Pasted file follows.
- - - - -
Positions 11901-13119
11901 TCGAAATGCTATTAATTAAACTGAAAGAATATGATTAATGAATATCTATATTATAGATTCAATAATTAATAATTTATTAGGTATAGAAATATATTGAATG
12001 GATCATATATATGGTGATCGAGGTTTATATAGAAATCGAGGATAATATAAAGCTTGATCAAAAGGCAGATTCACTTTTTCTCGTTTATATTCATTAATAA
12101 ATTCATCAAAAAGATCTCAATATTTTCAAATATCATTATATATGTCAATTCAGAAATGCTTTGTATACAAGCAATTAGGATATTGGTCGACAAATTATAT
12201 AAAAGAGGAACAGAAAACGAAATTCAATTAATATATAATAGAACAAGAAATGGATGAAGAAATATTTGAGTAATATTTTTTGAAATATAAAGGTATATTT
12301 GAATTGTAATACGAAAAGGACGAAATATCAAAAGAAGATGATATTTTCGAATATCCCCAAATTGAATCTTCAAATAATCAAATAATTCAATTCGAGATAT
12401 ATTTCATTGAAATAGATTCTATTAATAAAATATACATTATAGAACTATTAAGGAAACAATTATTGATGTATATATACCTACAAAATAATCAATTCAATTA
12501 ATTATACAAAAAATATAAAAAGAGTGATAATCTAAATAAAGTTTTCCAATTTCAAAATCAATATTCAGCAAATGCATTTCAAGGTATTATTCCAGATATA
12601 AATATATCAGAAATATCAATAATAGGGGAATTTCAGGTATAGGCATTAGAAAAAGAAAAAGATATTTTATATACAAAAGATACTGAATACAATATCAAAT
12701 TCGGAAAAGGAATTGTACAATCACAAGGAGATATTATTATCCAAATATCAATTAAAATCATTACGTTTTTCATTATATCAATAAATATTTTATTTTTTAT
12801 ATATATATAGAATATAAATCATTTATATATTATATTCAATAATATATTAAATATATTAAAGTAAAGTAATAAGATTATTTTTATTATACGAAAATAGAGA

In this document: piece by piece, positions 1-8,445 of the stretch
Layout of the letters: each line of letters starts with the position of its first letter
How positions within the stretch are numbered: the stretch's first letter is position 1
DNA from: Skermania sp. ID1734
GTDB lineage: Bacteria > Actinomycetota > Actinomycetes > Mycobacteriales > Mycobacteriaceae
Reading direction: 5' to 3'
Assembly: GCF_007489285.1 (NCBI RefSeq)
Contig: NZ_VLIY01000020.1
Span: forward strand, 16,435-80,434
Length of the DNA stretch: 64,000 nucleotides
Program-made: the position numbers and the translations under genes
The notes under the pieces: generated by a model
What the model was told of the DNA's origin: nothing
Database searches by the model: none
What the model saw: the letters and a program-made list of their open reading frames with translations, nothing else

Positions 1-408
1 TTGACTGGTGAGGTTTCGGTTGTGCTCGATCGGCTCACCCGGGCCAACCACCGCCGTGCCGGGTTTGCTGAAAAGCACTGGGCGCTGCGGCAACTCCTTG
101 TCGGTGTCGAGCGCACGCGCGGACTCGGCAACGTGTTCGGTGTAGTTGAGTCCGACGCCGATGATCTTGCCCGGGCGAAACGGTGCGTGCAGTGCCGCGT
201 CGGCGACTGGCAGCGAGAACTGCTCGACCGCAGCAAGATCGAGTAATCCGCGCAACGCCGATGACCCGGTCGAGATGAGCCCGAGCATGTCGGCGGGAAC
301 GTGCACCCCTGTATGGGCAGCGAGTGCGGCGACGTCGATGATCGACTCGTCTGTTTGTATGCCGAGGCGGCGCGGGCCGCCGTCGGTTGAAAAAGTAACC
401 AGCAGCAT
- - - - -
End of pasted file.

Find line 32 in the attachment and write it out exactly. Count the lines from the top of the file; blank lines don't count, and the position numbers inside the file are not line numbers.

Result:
401 AGCAGCAT